Does your bank account tell you what’s going on in your business?

Do all of the reports from which you manage your business, including aged debtors and creditors (we’ll come back to these in later blogs), never quite seem up to date? The underlying issue could be hiding in your bank reconciliation process.

Wait a moment! You’re the business owner, the ideas person, you don’t do finances, right? We understand. But without keeping an eye on the finances, your business might not be as profitable as you think.

In this blog we will explain why, if your bank accounts aren’t reconciled properly, it could be a sign that your finance team isn’t performing as it should. Here is what to look out for, and what you can do to make a difference.

What your bank reconciliation says about your profits

If your business accounts are not regularly reconciled with your bank account, you could have less funds than you think. This gives you a false picture of the company’s profitability, and could be a substantial problem if you get to the end of the month and can’t pay your staff or suppliers.

Knowing what’s come in and what’s gone out, and reviewing this regularly, is crucial. Up-to-date insight allows you to confidently make business decisions, forecast finances, hire staff, and invest in materials.

In fact the bank reconciliation process is the foundation of the reports that you rely on to run your business. If the bank account isn’t reconciled effectively then profit and loss accounts, balance sheets, aged debtors and aged creditors reports may not be correct. Payments to suppliers may have been missed, and monies received from customers may not be properly recorded.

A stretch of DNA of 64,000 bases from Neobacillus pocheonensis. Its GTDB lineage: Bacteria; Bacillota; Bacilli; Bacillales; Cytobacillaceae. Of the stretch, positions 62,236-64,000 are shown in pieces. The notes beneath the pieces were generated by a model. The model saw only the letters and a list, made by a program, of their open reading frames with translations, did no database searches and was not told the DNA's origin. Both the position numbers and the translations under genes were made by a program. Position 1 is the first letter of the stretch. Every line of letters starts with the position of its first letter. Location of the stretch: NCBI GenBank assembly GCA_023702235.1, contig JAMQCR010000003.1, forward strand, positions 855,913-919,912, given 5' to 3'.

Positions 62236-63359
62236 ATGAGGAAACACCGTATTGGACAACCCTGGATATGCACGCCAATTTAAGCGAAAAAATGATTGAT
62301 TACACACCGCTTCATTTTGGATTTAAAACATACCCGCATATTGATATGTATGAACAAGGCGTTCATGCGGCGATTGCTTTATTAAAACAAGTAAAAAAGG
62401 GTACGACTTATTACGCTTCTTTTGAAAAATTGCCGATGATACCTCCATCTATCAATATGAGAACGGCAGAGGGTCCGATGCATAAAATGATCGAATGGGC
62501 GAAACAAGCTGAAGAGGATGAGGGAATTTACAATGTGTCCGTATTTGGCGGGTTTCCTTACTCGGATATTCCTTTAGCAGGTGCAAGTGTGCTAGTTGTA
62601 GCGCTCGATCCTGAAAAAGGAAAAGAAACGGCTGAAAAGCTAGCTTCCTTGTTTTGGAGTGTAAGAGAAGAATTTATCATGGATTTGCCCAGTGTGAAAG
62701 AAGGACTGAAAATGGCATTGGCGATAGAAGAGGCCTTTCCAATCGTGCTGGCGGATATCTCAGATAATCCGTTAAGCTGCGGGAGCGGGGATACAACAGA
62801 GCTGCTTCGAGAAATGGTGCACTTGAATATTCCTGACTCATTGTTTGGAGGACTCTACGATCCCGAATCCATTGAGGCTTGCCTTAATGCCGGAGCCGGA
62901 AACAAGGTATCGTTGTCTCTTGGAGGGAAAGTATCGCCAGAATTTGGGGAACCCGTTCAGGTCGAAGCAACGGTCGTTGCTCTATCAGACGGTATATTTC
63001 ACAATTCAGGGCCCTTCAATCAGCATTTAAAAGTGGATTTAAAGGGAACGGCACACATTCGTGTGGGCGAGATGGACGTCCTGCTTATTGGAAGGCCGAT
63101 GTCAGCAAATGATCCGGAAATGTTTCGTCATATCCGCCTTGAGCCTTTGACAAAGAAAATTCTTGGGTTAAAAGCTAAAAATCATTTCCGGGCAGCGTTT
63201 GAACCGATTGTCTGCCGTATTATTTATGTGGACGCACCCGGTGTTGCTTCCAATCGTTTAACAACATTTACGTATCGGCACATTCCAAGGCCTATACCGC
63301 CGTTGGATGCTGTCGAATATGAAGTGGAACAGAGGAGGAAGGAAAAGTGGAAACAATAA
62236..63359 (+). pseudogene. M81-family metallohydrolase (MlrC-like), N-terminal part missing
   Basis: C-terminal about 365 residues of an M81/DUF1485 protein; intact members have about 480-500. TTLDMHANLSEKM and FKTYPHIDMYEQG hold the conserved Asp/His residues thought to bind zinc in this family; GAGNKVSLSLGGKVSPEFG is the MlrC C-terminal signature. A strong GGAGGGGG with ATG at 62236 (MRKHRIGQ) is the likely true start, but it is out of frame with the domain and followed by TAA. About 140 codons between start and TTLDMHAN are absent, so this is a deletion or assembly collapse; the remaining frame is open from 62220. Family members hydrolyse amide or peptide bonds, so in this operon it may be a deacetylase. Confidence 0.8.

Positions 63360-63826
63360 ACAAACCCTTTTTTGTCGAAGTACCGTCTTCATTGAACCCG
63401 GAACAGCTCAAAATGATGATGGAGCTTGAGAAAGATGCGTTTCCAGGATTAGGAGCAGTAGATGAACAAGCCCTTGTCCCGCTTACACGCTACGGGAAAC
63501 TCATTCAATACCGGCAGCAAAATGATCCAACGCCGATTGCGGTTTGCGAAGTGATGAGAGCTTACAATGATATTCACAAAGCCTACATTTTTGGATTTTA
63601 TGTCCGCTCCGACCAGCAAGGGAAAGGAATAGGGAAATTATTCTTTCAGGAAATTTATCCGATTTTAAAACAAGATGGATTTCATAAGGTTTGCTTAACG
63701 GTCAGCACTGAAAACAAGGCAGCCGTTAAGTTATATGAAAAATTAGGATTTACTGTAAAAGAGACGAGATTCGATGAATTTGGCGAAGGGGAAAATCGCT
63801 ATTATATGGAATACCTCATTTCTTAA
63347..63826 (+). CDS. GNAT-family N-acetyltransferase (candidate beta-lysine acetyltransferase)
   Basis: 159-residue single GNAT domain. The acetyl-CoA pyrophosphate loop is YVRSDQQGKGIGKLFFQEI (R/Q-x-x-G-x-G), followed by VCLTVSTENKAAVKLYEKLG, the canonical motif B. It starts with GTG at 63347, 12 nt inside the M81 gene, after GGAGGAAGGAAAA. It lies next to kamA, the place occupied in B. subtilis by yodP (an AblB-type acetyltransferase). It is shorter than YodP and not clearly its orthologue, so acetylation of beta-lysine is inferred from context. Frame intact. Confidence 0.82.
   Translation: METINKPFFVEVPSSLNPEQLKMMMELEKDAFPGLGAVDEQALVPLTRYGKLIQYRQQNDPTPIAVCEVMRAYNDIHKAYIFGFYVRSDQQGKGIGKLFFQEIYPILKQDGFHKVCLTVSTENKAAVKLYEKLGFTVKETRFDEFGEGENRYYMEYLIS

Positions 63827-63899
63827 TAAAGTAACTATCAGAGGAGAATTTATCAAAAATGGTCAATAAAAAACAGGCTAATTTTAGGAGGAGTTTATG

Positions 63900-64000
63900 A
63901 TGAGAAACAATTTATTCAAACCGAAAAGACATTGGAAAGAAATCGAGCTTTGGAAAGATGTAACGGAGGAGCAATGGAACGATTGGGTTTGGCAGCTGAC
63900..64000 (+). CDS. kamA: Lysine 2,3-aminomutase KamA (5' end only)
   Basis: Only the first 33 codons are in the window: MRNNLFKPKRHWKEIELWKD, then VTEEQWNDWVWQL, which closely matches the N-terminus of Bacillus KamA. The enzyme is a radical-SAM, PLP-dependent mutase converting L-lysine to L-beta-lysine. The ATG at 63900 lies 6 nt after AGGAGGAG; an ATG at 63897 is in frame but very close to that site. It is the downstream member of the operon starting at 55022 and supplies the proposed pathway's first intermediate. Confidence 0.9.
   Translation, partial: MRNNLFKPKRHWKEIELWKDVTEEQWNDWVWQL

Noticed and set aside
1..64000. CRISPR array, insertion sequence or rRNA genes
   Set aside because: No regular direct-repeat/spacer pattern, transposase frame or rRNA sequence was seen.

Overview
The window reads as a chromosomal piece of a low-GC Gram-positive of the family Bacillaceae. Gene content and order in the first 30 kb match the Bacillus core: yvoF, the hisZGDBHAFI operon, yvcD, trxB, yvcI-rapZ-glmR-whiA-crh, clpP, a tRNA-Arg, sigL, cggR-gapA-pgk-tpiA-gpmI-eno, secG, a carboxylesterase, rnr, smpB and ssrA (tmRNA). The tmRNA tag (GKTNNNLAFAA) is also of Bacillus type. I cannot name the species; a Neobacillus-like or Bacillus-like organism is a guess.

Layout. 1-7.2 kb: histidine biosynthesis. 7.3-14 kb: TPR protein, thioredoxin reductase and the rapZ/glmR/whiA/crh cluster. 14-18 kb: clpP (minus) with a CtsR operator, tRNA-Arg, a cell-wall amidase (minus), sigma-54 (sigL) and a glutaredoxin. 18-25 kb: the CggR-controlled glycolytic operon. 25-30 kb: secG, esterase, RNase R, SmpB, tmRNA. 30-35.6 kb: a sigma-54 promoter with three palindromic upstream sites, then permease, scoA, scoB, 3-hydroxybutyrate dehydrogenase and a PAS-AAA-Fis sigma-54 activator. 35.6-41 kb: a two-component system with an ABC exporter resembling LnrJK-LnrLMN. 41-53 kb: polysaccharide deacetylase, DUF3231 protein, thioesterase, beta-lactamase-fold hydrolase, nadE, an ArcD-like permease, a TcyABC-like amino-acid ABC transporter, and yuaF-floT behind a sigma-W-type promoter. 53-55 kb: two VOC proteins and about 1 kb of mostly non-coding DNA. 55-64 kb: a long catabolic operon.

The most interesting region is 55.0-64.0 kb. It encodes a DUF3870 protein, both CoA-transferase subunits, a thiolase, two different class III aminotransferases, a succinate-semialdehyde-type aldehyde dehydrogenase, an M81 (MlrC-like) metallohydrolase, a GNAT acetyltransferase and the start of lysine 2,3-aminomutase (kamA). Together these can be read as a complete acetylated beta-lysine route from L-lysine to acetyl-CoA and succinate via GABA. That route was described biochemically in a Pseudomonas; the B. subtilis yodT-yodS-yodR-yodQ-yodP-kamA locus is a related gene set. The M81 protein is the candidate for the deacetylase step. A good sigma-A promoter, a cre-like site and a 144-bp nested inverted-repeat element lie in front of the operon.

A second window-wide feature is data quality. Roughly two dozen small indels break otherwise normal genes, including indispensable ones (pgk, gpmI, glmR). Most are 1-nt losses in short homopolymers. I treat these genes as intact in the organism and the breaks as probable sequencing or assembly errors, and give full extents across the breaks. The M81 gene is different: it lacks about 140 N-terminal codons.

Are your finance team as effective as possible?

A bank reconciliation that’s not up to date is a sign that the finance team is not in control. Often, businesses grow organically and staff take on additional jobs that are perhaps beyond their comfort zone or skill. As a result, the ship doesn’t run as tightly as it could.

If your finance team aren’t in control of the numbers then you’re not fully in control of the business. Knowledge is power and without the full facts, you are left in the dark.

Be honest, is your finance team a group of specialists? Or are they also the head of customer services, chief people officer and operations manager? Mucking in and learning on the go is part of being a high-growth business. But there comes a time when an expert pair of hands is needed.

On a more serious note, accounts that are not regularly reconciled could be hiding costly errors. In the very worst-case scenario, it could be hiding deliberate misstatement.

Ask to see the bank reconciliation: what to look out for

First things first, don’t panic! It is much more likely that the finance team is a little out of their depth than anything serious, like fraud.

The easiest way to put your mind at ease is to ask to see the bank reconciliation. If you haven’t ever done this, or haven’t done it in a long time, do it as soon as possible. And ask to see it regularly – at least once a month.

The main thing to look out for is the age of the items on the reconciliation statement. Reconciliations should be done at least monthly; older items that aren’t being followed up suggest that something has gone awry.


How to understand business finances as MD or CEO

As an entrepreneur, you’re probably more comfortable with business development than spreadsheets. If you’re unsure what to look for, our guide, Why your business isn’t as profitable as you think, explains how to analyse a bank reconciliation report. The guide also points out the red flags that indicate your finance team isn’t coping and what a healthy reconciliation report looks like. Download the guide and see how your business measures up – and if making changes impact your profits.

Photo by Christopher Bill on Unsplash